For most cancers, external radiation therapy is given four or five days a week for five to seven weeks. Taking two or three days off a week helps normal cells to recover. The course of treatment is shorter for palliative care and usually lasts two to three weeks.
Research has shown that giving many smaller doses of radiation is better than a few large doses. The treatment is as effective and damage to healthy tissues is reduced. Radiation is usually given once daily, but sometimes the daily dose is divided into two or more sessions. This is called fractionated radiation therapy.
The most common type of machine used for external beam radiation is a linear accelerator. The prescribed dose of radiation is carefully programmed into the radiation therapy machine before your treatment.
For each session, you will change into a hospital gown or robe. Once in the treatment room, you will lie down on a treatment table. The radiation therapist positions you using the marks on your skin and customized molded forms that help you stay in place. The rest of your body is protected by shields placed between you and the machine.
If you need radiation therapy, you may have to travel to a larger hospital or freestanding radiation therapy center. When medically possible, external beam radiation can be provided on an outpatient basis. Patients usually require a short hospital stay for internal radiation.
You may be sent to a radiation oncologist for a consultation. A radiation oncologist is a specialist who prescribes the type and amount of treatment that is right for you. During this visit, you and the doctor will discuss
Both internal and external radiation therapy can be used as:
- Curative therapy, where the goal is to eliminate all signs of cancer.
- Palliative therapy, which relieves symptoms, including pain. Lower doses are given over a shorter period of time.
- Adjuvant Therapy, which means using it in combination with other in combination with surgery, chemotherapy (use of anti-cancer drugs that destroy cancer cells), hormone therapy, or other treatments.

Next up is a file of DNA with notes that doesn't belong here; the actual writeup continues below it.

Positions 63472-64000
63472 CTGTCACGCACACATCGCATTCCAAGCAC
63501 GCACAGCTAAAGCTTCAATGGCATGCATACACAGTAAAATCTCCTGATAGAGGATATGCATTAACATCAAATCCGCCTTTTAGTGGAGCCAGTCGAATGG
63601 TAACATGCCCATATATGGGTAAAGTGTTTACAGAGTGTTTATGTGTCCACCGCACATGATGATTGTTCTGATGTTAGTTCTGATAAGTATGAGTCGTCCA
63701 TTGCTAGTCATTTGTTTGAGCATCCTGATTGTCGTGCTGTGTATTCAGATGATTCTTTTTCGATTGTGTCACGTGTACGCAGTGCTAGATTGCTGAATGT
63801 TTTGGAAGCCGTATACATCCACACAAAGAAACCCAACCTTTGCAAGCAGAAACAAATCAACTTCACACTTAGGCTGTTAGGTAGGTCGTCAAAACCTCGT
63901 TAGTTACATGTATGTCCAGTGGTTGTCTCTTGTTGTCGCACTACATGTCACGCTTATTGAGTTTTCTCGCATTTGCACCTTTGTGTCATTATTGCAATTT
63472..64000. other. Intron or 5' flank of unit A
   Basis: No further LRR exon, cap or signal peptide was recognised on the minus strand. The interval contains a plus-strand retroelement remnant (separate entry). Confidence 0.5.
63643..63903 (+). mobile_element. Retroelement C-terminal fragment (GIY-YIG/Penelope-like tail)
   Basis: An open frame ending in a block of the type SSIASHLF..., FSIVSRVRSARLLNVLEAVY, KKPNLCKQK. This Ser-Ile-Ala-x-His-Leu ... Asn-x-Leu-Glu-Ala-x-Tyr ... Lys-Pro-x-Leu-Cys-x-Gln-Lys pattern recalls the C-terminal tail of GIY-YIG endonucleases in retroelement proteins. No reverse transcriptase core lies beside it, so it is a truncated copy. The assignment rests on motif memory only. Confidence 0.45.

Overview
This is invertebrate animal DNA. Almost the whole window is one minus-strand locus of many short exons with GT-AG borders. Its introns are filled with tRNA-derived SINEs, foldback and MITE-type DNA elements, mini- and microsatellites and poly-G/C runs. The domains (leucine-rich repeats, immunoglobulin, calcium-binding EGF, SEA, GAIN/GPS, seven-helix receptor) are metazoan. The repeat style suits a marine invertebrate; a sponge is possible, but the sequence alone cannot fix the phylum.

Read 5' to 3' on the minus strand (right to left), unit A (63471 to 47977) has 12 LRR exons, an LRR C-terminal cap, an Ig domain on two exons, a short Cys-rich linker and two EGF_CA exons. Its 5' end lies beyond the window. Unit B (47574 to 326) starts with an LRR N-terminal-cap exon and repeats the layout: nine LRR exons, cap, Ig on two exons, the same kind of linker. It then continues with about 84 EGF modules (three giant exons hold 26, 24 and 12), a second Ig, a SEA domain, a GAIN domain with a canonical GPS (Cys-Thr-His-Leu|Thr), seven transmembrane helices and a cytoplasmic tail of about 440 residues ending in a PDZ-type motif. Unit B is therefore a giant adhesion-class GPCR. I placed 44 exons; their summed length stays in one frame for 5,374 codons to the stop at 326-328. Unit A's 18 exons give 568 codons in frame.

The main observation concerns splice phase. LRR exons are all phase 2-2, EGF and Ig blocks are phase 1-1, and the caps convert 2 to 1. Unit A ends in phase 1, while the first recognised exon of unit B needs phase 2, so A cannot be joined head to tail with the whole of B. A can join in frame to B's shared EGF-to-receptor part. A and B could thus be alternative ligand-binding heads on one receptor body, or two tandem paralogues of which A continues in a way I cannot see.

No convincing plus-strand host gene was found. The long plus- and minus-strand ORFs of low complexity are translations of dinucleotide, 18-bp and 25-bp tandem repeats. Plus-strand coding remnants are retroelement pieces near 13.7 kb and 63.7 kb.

Adjuvant radiation therapy can be used:
Cancer cells reproduce faster than normal cells in the body. Radiation therapy targets these rapidly dividing cells. The radiation reacts with water in the cells and this reaction damages the DNA or genetic material in the cell that controls cell growth.
Normally, cells can repair themselves and continue growing. But since cancer cells can't repair themselves as easily, they die. Although normal cells are also affected, they repair themselves more effectively.
Radiation therapy is one of several treatments used to treat cancer by itself or in combination with other forms of treatment, most often surgery or chemotherapy. Radiation therapy is also called radiotherapy.
You've probably seen an X-ray of your teeth or some other part of your body. At high doses - many times greater than those used for X-ray exams - radiation can kill cancer cells and shrink tumors. More than half of all cancer patients receive some radiation therapy as part of their treatment.
When the U.S. Preventive Services Task Force (USPSTF) recommended against routine mammograms for women 40 to 49 years of age in its revised guidelines for breast cancer screening in November 2009, clinicians and patients alike squirmed with discomfort, and advocacy groups like The American Cancer Society dug in their heels to reject the recommendations. That’s because USPSTF basically said that less might be more when it comes to screening for breast cancer.
A bit of disclosure before I launch into this post: My dermatologist has said the “M” word – as in melanoma, a deadly form of skin cancer– to me more than once after a biopsy of a suspicious spot. I lost a dear, dear uncle to malignant metastatic melanoma nearly two decades ago. He was in his mid-forties. He spent his last weeks at my parents’ house, in horrible pain despite an on-demand morphine drip.
It was an offhand conversation with a neighbor that sent me back to the keyboard today, this time to write about cigarettes and other forms of tobacco, prevention, denial, and death. Said neighbor and his 12-year-old son were building my two-year-old’s new easel, a birthday present from Grandma — a job that would have taken me weeks, and even then I would have probably built it upside-down. An old friend had stopped by, and we were talking about changes in “The Valley,” the frontier community where we live. Another neighbor and friend had passed away shortly after my daughter’s birth.